All about veneer

When a customer comes to choose veneer, the conversation often pauses for a moment when entering the veneer department. "So much choice!" is a common one-liner we should hear.


Below you will find an overview of all possible veneers, both in thin and thick veneer. The world of veneer is a fascinating world: many colours and shades, many patterns. We have 100 varieties in stock. Usually sliced in 2 ways, which should satisfy even the most demanding customer.


Keep in mind, the veneers you will discover are only indicative samples. Under no circumstances should they be taken as the reference. We work with a natural product and sometimes have to sympathize with what Nature gives us.

What is veneer?

Veneer is very thin wood that is cut from a log. It is much cheaper than solid wood when it comes to processing it. Solid wood is sawn directly into blocks from the log, which causes some wood waste here and there. Because veneer is cut or peeled in very thin layers, the log is used almost entirely. Veneer allows to cover an area 30 times larger than solid wood.


The veneer layons are jointed together and bounded on a coreboard. These veneered boards can be used for various applications: doors, panels for interior design (kitchens, bathrooms, offices, etc.) or for parquet flooring. Realizations based on veneer give the impression of solid wood but are more accessible and environmentally friendly.


Did you know? 

Veneer is a technique that is thousands of years old. In ancient Egypt, veneer was already used to build furniture and sarcophagi, while during the Renaissance, veneer was mainly used on expensive decorative objects for the higher social classes.


Wood is a living matter. Each tree has its own unique character. That means that all veneered boards are different. Veneer can therefore contain minor irregularities. But these shape her character and make veneer a product full of charm and passion. Structure, color, knots, thread, pattern ... all this gives each board a unique character. Trees tell stories that can be read from their structure. They tell that story in the veneered panels that Finaspan produces.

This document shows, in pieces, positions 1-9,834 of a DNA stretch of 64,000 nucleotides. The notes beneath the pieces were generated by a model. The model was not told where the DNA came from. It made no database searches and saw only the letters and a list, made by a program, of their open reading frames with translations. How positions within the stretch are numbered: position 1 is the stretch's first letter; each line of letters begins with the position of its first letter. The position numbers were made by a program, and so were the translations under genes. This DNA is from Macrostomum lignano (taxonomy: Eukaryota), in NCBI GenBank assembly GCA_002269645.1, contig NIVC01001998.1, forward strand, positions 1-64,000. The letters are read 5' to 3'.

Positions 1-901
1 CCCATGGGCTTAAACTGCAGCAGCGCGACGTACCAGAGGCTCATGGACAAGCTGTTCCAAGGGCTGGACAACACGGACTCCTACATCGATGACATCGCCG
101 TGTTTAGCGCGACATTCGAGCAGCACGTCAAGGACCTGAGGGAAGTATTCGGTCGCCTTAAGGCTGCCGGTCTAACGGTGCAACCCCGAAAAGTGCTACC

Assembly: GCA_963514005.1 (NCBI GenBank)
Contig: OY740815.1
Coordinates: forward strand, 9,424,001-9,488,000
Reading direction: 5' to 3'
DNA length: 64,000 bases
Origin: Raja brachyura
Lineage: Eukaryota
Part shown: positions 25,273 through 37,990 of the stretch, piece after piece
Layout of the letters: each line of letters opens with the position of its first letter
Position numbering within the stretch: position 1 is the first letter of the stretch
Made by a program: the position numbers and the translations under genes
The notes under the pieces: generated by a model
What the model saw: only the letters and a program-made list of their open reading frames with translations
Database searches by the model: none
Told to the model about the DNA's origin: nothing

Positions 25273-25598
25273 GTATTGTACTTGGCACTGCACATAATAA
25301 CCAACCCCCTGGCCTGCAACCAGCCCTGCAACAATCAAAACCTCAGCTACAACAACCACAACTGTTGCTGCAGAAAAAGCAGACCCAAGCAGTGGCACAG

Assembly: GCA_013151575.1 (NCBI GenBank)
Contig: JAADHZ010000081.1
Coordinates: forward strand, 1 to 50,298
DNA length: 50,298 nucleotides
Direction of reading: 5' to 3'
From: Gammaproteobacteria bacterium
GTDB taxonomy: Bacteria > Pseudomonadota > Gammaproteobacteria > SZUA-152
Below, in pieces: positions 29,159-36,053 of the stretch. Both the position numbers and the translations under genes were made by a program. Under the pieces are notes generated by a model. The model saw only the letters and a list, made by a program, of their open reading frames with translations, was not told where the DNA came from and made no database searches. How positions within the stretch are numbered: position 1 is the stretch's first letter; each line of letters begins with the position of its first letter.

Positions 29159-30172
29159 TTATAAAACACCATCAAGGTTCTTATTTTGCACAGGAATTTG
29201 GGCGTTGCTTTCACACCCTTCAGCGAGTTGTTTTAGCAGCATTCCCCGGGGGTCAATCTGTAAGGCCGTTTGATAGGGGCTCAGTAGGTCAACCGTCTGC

Slicing techniques

Quarter Cut - QC

The log is cut in four quarters. The knife runs through the growth rings. The pattern is mainly straight grained.

Crown Cut - Cr

The log is opened in two half rounds. The knife runs along a tangent to the growth rings. The pattern is that of rounded shape (also called «flameshaped arches» or «cathedrals»).

Rotary Cut - R

The full log is mounted on a lathe and turns around its axis against the knife. This method follows the growth rings. The pattern is that of a coarse round shape and is not of big interest. In some cases however it can help to emphasize a particular character of the wood (pommelés, bird eyes, and so on).

Rift Cut - Ri

This is a combination of the 3 previous techniques: the log is cut in quarters and these are mounted on a lathe of «stay log» type. The cutting angle (15°) is set in order to produce a straight grain with a minimum of flake. This technique is mainly applied to the Oak.

Burls and Curls

Burls and Curls are very often taken one for the other. Burls are excrescences appearing on the side of the tree carrying many little branches. The result is a wild pattern combined with a lot of pin knots close to each other. According to individual case, burls are peeled or sliced but are always producing veneers of small sizes and are very fragile.